Literary anticipations of sexual difference: explorations in women’s writing 1980–2014
Item statusRestricted Access
Embargo end date31/12/2100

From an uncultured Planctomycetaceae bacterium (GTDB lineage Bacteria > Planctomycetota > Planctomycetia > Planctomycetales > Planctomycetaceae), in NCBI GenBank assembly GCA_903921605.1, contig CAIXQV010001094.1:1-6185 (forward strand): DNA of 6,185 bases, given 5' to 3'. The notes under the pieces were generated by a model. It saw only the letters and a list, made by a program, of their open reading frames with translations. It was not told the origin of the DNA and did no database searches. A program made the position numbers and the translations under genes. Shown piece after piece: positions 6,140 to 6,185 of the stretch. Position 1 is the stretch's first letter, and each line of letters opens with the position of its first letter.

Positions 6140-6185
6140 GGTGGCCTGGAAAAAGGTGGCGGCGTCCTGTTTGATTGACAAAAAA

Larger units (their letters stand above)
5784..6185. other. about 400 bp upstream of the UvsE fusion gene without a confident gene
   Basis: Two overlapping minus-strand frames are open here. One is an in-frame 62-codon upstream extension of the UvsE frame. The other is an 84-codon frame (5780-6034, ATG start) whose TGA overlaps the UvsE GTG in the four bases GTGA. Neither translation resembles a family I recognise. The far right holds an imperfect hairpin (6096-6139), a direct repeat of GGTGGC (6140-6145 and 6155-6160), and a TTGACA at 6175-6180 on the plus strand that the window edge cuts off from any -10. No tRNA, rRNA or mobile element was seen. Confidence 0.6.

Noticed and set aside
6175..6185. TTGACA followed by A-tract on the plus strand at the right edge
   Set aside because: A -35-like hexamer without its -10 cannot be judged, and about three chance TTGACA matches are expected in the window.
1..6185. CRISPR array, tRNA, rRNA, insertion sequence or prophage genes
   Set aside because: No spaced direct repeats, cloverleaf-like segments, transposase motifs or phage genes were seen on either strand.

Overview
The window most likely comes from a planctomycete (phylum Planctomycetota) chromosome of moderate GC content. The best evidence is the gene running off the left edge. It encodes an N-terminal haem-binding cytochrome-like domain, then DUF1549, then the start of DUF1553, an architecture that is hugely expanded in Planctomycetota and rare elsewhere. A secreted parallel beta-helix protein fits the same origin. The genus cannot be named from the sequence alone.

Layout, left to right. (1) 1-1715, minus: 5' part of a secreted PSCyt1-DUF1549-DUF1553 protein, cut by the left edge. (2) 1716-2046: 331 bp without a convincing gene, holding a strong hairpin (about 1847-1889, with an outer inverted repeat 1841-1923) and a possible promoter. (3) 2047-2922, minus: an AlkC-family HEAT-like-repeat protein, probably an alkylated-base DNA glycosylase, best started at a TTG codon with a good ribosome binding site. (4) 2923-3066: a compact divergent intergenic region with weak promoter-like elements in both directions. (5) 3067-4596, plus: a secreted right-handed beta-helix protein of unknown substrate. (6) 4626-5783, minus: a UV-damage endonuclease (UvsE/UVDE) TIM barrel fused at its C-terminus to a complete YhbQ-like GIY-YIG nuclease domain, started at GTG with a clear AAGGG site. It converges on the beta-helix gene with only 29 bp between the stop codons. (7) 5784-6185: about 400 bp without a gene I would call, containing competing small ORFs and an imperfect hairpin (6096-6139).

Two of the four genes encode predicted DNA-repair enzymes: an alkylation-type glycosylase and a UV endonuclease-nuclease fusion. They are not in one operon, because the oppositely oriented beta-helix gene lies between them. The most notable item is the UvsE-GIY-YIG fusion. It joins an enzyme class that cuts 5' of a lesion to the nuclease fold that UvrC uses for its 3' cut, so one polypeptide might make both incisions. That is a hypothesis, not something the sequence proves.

This thesis offers an exploration of the writing of an irreducible feminine difference in four novels by women. Drawing from the work of the Continental feminist philosopher Luce Irigaray, I read her conceptual undertaking of sexual difference as precipitating an alternative narrative for feminist thought. The crux of this project involves an inscription of the indeterminable, and thus far elided, category of the feminine, back into the uncontested frameworks of patriarchal knowledge. In so doing, the feminine illuminates what Irigaray calls the “otherwise, elsewhere” that troubles the universality of all masculine discourse. Sexual difference can then be extrapolated from these terms, to anticipate a compelling horizon of possibilities for feminism that lies beyond the deterministic confines of the singular present. Its advent marks the creation of radical feminist lines of inquiry that have yet to be imagined. My study builds on Irigaray’s approach to sexual difference to suggest that the transformative space of literature provides a promising blueprint for its otherwise inchoate articulation. The texts I analyse invoke an anticipatory impulse to think the impossible, and offer an imaginative frame of reference for envisioning these processes of sexual difference. By considering four novels by Marilynne Robinson, Jeanette Winterson, Elena Ferrante, and Rachel Cusk, I illustrate that their engagement with sexual difference is a strategic and combative negotiation of our dominant modes of understanding. More crucially, I examine the dialogue that is inspired by these texts when the intimations of sexual difference are brought together with the evocative possibilities of literature, which might accordingly be extended to affirm a new and reflective cartography for the futures of the feminist imaginary. A further narrative can be located in the sequence of the chapters in my thesis, insofar as each of its novels was published around successive decades apart from 1980- 2014. By alluding to the respective contextual backdrops of these texts, I consider the more overarching trajectory of feminist theory and criticism, in which sexual difference has materialised in its contingent narratives as an enduring, and indeed unsettling, question. It circulates as a speculative theoretical paradigm in the multiple intersections of feminist theory, philosophy, and literary studies. My thesis will argue not only for the altogether difficult and necessary unknowability of feminist thought as it looks ahead to the future, but also for the critical relevance of literary perspectives in explicating these processes of feminist world-making.